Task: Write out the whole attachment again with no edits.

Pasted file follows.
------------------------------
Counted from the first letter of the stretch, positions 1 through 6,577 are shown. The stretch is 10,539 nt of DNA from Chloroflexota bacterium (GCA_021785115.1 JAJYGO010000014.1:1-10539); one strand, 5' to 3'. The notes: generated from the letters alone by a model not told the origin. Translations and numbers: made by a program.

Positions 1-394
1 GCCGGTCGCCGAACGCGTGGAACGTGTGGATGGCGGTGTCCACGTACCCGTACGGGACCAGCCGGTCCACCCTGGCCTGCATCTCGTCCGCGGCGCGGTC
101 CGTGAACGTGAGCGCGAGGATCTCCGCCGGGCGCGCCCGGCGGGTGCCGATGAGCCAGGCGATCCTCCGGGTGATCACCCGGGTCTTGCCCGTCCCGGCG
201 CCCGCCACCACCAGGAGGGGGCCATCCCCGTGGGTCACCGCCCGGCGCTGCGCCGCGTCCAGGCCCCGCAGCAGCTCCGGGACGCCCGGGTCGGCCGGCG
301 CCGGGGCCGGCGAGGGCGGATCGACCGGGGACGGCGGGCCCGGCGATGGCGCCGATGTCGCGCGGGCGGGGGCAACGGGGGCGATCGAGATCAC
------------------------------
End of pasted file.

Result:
Counted from the first letter of the stretch, positions 1 through 6,577 are shown. The stretch is 10,539 nt of DNA from Chloroflexota bacterium (GCA_021785115.1 JAJYGO010000014.1:1-10539); one strand, 5' to 3'. The notes: generated from the letters alone by a model not told the origin. Translations and numbers: made by a program.

Positions 1-394
1 GCCGGTCGCCGAACGCGTGGAACGTGTGGATGGCGGTGTCCACGTACCCGTACGGGACCAGCCGGTCCACCCTGGCCTGCATCTCGTCCGCGGCGCGGTC
101 CGTGAACGTGAGCGCGAGGATCTCCGCCGGGCGCGCCCGGCGGGTGCCGATGAGCCAGGCGATCCTCCGGGTGATCACCCGGGTCTTGCCCGTCCCGGCG
201 CCCGCCACCACCAGGAGGGGGCCATCCCCGTGGGTCACCGCCCGGCGCTGCGCCGCGTCCAGGCCCCGCAGCAGCTCCGGGACGCCCGGGTCGGCCGGCG
301 CCGGGGCCGGCGAGGGCGGATCGACCGGGGACGGCGGGCCCGGCGATGGCGCCGATGTCGCGCGGGCGGGGGCAACGGGGGCGATCGAGATCAC